I think this should be true for all plugins. A download manager for syntaxes, plugins and even updates/new versions would be great. Easy access to all the goodies, right in the program they were meant for. We could even make a small HTML interface by using a small mozilla engine. Same content, same websites, different CSS. The only thing we need then is for EE to know that when clicking a link to a plugin or SDD it should install it.
I hadn't originally figured on it being so widespread in its usage, but I think this would be a great feature. Not so sure about the Mozilla engine, though. I was thinking about having a dedicated XML parser (or something) in to interpret the raw output generated from the server, reducing the embedded components in EE.

Sounds like a great tool, not only for code you can't recognize but also for code you don't have the SDD for but don't want to browse for. Send the code, get the SDD automagically. Also, while this would probably take some time it wouldn't be a problem since people would be prepared to wait a short while for it.
Well, it's two tools really (although in a sense one does overlap over the other), but it is something I'd really push to have included, at least in browsable form.

If you're concerned about privacy, why not make it into a plugin instead? The code is analyzed client-side and the only connection made is the one to download the correct syntax. This way, the plugin could also be used to automagically select correct SDD when opening a file.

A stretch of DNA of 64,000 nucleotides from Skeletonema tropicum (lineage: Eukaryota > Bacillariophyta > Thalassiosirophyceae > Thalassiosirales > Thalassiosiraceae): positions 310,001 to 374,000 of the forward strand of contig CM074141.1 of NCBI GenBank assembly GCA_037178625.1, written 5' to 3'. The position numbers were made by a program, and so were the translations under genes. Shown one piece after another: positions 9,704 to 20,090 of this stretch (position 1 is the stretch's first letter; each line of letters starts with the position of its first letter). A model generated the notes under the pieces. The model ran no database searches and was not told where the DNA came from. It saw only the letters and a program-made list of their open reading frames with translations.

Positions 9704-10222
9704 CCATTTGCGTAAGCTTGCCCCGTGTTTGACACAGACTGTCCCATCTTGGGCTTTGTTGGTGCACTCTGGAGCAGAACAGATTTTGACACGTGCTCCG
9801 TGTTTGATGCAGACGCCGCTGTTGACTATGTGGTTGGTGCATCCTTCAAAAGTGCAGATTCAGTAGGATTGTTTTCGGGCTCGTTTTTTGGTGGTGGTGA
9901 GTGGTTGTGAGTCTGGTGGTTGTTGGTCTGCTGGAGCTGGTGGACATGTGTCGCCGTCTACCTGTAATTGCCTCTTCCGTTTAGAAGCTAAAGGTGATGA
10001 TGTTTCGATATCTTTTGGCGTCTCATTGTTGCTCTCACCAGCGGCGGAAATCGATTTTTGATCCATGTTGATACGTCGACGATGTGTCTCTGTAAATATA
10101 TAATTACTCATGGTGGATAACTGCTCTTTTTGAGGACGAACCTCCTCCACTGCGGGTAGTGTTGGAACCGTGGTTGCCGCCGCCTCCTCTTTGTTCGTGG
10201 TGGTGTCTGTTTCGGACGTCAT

Well, the thing is, the plugin would be huge, since it would be analysing code against known profiles, and would be updated with new syntaxes every so often, the result is that the server would be able to make a reasonable guess based on all syntaxes available to it, not just the few that people decide to install.

I'm still not sure exactly how it would work, but I can't see any practical way of analysing it on the client side without knowing every syntax EE has available. As this could potentially run into the thousands it would be a massive plugin.

I would suggest some kind of encryption but since the code is open source, whatever we do will be visible and therefore tappable (OpenSSL is, at last count, an optional library for SFTP support purposes, not a required build-in)

Is the server-side file type detection worth considering, though? I think it's a good idea, but I am a bit biased Wink

I can always try rigging up a miniversion and see how well that works out with file type detection.
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einst3
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« Reply #3 on: September 26, 2007, 04:00:28 pm »

I think you should look at the development from the delivery side. Having a plugin to retrieve a list of available scripts and latest release dates. Have a plugin to select and download individual scripts, ie. java, wrl, html, etc.. Now the hard part, i think each script for each language needs a version file, say you need the java 1.3 definitions and not the latest ver.. have a file for each version and a main java file to link say version 1.3, 1.4, 1.5, 1.6 for the current lookups. you could have the plugin specify which version controls the main java file for that user. then make options for basic users (update to latest scripts and keep the past 2/3 versions active), advanced users can choose which subversions they want for that language.
hows that?
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einst3
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« Reply #4 on: September 26, 2007, 04:08:36 pm »

oops also have the version have a date of release so you know when the 1.3 was released seperate from the 1.4 =)
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Pvt_Ryan
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« Reply #5 on: September 26, 2007, 04:32:48 pm »

An easier way to munge this would be to keep a list of md5 hashs of all the files and on change just assume the server has the latest version.

Then allow a user an exclude list so any changes to a syntax file that they make they can prevent it from being updated from the server.